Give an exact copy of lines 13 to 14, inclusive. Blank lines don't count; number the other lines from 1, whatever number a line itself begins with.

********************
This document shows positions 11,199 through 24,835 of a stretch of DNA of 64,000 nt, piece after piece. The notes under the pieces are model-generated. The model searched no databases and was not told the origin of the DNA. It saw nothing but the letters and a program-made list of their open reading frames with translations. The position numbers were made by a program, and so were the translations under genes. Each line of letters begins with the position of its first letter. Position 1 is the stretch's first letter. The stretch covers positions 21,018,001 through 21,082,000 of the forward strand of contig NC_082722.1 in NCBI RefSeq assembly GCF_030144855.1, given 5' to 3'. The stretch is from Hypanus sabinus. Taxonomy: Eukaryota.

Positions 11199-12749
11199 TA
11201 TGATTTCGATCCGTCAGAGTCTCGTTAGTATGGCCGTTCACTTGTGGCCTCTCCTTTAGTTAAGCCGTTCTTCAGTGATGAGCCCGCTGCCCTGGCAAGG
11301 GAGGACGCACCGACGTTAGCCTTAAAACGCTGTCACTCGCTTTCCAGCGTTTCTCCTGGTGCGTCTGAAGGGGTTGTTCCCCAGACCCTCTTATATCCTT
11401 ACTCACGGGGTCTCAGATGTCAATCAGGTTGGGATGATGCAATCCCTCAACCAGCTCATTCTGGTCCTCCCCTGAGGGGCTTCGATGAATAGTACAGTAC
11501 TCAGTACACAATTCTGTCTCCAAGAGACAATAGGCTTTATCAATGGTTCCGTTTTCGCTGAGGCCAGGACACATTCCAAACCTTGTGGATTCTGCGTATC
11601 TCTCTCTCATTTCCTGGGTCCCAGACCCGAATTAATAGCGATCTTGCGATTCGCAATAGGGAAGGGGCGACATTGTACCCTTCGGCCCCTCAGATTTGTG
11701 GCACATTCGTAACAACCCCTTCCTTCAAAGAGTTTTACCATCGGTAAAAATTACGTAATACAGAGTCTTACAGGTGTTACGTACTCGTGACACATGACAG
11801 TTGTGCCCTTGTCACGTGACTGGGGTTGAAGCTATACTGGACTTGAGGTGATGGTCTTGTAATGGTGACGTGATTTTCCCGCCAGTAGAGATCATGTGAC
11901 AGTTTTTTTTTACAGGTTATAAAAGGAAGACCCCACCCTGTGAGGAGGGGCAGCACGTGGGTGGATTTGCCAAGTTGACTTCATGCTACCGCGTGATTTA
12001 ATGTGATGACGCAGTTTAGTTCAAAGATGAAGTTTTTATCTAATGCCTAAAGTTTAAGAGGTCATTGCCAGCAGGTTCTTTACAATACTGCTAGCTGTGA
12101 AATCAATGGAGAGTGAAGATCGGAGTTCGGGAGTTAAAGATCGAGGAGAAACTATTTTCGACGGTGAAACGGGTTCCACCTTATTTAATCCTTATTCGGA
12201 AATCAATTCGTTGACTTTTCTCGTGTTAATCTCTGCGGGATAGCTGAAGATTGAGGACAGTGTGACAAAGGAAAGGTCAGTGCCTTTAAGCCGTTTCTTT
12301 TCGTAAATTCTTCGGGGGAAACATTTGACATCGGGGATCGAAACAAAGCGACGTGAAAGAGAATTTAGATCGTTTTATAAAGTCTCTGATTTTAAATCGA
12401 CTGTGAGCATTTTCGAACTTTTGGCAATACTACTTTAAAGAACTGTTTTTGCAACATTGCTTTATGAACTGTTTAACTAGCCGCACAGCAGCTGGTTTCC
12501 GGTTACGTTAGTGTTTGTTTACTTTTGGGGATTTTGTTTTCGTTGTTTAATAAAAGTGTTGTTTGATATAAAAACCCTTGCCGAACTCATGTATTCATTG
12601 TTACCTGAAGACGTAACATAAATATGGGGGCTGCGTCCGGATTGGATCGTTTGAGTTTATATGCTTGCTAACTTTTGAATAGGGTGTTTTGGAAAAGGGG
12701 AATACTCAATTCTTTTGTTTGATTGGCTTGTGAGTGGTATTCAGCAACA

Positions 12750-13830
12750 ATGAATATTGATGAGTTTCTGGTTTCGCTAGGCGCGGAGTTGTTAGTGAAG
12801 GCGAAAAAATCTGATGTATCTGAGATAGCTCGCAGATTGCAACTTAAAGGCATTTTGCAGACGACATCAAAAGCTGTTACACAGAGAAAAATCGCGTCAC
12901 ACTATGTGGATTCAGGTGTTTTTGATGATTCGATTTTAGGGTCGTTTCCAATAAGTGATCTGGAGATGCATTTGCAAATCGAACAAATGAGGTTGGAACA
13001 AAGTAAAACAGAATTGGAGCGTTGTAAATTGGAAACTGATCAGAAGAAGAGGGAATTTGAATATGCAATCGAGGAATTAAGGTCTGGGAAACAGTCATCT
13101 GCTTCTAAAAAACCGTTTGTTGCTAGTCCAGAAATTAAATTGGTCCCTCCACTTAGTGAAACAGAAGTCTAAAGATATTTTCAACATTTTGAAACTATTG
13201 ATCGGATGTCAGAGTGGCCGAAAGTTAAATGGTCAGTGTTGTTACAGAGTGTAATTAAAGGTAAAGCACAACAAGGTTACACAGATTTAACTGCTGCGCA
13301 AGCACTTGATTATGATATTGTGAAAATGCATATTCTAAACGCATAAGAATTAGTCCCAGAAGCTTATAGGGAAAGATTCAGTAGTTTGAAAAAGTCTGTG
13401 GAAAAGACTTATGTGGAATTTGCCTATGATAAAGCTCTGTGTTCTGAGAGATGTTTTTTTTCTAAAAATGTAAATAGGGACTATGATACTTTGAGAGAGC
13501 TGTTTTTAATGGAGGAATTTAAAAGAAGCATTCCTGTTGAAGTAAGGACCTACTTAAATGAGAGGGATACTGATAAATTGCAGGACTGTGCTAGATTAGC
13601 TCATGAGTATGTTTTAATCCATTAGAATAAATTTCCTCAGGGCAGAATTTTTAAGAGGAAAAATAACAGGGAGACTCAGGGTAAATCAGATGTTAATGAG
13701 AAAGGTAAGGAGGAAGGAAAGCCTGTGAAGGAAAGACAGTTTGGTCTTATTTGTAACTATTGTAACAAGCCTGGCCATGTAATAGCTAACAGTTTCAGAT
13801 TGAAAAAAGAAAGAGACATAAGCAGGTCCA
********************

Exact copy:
12101 AATCAATGGAGAGTGAAGATCGGAGTTCGGGAGTTAAAGATCGAGGAGAAACTATTTTCGACGGTGAAACGGGTTCCACCTTATTTAATCCTTATTCGGA
12201 AATCAATTCGTTGACTTTTCTCGTGTTAATCTCTGCGGGATAGCTGAAGATTGAGGACAGTGTGACAAAGGAAAGGTCAGTGCCTTTAAGCCGTTTCTTT